In his column today, David Brooks sees an equivalence of hubris between Democrats and Republicans in how they approach economic policy. There’s the "Keynesian Democrats" who thought that "gigantic deficit spending" would create jobs and end the recession; and there’s Republicans who think tax cuts are the best and only way to spur economic growth and job creation.
These…groups…have one thing in common: They all believe they have identified the magic lever. They believe they can control their economic fate.
I don’t get the strenuous attempt at equivalence here between the Democratic approach and the Republican approach, particularly in light of Brooks’ big column last week slamming the Republican Party as no longer being a "normal party," but one that "has been infected by a faction that is more of a psychological protest than a practical, governing alternative." That’s a pretty apt description. So are Democratic attempts at Keynesian stimulus really just as fancifully "magical" as Republican tax cut theology?
The spending [Democrats] began must have done some good to cushion the recession, but either through a failure of theory or a failure of implementation, their lever was not as powerful as they promised. Federal spending rose from 19.38 to 24.91 percent of gross domestic product, but the economy refused to rebound and the world is awash in oceans of debt.
Well let’s see the good that spending "must have done":
Now these are just private sector job gains, which as we saw with the dismal jobs report this week, are mostly wiped out by job losses in the public sector, leading basically to a net stagnation in the unemployment rate in 2011. This stagnation is a terrible thing, but it’s a bit odd to imply, as Brooks does, that the culprit is too much "Democratic Keynesian" spending, rather than far too little. You can see in the trend above that the front-loaded stimulus spending quickly led to a reversal of the jobs-shedding nightmare, and after a year we began to add jobs, albeit much too slowly. Now that the stimulus has wound down we are seeing increasing bad news on the employment front.
Brooks’ comparison of Democrats who want to deficit-spend like crazy and Republicans who want to cut taxes like crazy is specious and misleading. Thirty-seven percent of the $787 billion stimulus consisted of tax cuts. And in 2010 the Obama administration cut the payroll tax and extended the Bush income tax cuts for two years. That’s a whole lot of tax cutting.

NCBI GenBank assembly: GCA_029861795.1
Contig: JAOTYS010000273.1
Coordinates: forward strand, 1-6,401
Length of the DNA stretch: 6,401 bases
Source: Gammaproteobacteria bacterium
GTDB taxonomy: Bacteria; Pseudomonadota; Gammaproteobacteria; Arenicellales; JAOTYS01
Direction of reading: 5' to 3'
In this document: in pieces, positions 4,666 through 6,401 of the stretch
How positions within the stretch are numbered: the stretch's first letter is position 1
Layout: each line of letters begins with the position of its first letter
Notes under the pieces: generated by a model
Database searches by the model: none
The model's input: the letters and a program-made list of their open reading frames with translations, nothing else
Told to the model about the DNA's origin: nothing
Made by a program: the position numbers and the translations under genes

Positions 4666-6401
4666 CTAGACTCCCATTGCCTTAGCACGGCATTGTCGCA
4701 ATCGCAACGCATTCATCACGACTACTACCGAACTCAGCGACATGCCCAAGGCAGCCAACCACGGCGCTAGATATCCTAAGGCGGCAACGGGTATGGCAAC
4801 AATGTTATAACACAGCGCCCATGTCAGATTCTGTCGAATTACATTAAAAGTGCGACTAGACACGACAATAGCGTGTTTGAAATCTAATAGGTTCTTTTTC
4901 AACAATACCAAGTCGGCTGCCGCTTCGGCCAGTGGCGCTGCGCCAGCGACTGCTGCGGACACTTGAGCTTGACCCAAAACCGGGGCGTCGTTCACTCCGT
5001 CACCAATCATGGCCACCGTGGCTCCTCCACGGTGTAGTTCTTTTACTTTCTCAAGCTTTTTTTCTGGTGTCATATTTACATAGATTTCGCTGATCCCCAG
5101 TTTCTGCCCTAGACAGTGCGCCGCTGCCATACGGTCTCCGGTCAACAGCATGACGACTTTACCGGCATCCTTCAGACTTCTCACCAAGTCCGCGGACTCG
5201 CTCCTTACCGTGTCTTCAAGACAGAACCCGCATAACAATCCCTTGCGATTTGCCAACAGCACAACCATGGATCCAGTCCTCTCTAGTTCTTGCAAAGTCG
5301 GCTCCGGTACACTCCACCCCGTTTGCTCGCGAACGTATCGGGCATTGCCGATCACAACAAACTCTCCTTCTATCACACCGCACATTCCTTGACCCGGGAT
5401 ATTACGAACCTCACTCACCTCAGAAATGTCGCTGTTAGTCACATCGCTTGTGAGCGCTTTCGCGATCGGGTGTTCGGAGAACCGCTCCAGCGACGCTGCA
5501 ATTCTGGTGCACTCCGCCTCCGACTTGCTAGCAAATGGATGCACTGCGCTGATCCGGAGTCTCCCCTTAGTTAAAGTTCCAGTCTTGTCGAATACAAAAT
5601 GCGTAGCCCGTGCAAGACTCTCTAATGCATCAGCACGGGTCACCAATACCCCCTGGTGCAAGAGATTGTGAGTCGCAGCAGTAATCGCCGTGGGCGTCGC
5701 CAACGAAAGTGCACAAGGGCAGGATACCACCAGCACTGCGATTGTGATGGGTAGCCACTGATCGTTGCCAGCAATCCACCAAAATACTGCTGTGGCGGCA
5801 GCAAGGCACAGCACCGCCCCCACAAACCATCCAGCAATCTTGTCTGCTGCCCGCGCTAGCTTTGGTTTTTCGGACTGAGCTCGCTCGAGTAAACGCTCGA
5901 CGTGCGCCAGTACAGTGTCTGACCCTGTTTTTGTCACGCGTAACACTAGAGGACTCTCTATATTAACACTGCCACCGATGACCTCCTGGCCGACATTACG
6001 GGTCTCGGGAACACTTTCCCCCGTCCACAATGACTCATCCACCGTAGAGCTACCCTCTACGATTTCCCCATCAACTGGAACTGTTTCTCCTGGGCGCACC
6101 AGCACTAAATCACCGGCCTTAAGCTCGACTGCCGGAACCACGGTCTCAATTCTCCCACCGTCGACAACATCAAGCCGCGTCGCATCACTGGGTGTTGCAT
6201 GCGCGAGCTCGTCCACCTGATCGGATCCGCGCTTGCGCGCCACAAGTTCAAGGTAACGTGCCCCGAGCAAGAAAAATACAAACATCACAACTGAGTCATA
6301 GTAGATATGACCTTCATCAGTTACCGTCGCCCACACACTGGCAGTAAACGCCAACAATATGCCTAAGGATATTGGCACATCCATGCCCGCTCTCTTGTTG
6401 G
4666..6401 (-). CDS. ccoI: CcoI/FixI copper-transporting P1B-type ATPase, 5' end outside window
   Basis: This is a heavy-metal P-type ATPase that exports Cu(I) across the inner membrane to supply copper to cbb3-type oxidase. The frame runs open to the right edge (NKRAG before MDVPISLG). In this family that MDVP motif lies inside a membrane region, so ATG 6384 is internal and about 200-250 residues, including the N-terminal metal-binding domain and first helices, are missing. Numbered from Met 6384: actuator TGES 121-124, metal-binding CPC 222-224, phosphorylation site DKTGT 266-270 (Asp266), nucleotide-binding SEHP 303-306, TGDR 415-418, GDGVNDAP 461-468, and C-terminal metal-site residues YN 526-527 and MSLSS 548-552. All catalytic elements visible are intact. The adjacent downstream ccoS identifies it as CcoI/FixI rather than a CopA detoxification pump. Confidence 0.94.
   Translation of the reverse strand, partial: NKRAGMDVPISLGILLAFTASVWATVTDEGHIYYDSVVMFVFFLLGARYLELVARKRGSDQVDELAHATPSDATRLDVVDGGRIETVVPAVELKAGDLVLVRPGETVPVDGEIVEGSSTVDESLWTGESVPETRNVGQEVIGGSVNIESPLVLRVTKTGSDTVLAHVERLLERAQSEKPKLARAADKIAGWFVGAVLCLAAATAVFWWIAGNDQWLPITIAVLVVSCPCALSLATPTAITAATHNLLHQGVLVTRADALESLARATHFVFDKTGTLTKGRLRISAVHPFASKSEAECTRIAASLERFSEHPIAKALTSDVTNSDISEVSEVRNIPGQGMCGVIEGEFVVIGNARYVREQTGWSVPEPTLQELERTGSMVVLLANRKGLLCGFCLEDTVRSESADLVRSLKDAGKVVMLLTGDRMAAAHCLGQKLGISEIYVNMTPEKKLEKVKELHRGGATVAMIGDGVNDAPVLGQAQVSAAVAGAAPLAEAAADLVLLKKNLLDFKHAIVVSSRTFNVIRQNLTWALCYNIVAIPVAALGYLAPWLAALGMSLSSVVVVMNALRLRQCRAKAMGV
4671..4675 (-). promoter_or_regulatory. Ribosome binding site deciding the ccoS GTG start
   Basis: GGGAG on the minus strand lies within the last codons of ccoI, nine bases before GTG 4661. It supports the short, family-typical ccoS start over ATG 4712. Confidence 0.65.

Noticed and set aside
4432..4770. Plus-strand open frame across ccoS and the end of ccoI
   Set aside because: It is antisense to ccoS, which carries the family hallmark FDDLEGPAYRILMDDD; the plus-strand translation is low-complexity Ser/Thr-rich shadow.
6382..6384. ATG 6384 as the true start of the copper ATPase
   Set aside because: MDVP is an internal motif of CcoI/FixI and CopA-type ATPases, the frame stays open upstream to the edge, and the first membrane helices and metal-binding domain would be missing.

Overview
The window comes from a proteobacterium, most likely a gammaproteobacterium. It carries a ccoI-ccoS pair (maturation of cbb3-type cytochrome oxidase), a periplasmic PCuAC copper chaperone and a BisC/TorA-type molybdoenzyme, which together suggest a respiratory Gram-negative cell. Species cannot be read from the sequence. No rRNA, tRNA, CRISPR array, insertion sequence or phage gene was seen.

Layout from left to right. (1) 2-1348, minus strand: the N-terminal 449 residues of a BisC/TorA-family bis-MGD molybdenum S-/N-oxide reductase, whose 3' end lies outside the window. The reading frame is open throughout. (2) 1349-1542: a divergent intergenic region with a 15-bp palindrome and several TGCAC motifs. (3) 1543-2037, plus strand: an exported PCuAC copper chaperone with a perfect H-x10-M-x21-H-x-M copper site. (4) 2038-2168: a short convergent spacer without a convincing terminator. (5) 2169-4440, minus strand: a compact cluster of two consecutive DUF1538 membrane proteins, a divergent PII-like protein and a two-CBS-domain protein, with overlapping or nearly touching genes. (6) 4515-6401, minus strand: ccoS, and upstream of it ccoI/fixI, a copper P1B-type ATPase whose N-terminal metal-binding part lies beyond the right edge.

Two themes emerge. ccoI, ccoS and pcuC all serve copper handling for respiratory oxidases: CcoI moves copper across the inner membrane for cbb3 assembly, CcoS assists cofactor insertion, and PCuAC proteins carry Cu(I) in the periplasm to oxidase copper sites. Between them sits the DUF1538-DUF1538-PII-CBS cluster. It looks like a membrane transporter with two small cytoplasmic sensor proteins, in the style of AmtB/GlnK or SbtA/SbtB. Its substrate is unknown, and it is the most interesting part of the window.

And contra Brooks, the administration’s efforts to lift the crisis seemed specifically premised on the idea that there was no one "magic lever." Apart from all the tax cuts, another 18% of the stimulus went to state and local governments to keep them solvent after their revenue streams collapsed. Is there something wrong with the theory that states going bankrupt is a bad thing?
The majority of the rest of the money went to a variety of transportation and utility infrastructure projects, as well as an increase in scientific research funding and unemployment benefits. I am sure there were problems of implementation and some sub-optimal choices on projects to fund, but maybe rather than a failure of a whole robust economic theory, it was just a failure by the administration to realize how bad things really were, and so the resultant policy response was insufficient. This was indeed an error, but hardly one caused by Democrats thinking they had a secret single magic lever to control the entire economy. I’m not sure what Brooks is talking about here.
Here is a simple graph from Matt Yglesias that makes a pretty powerful case for Keynesian stimulus. It shows personal consumption spending since 2001, with periods of recession shaded gray:
As you can see, private spending has recovered from the low of late 2008, but we are still way below the previous trend line (in red), and we don’t seem to be closing the gap at all. Keynesianism says that during periods of slack private demand government steps in to help fill that gap and bring things back up to trend. That wide gap you see is really ruinous. If people aren’t spending money then businesses won’t expand, factories won’t run at full capacity, goods won’t be transported, services and equipment won’t be utilized, and hiring will remain anemic to non-existent. Policymakers need to have some idea as to how to close that gap. Our stimulative and tax-cut efforts thus far have reversed the consumption and employment freefall. That’s good. However, we need to be doing a lot more.
But instead we’re left with the enduring, infuriating mystery of why official Washington seems to think that this consumption gap is no longer a problem. And instead of dealing with the very real and visceral crisis of low demand and persistent unemployment, everyone has decided it’s a fine time to pivot to the fake crisis of the long-term deficit, which only exists on paper in some theoretical alternative out-year scenario. It’s nuts. If David Brooks can wrangle up a magic lever to end this collective psychosis that’d be great.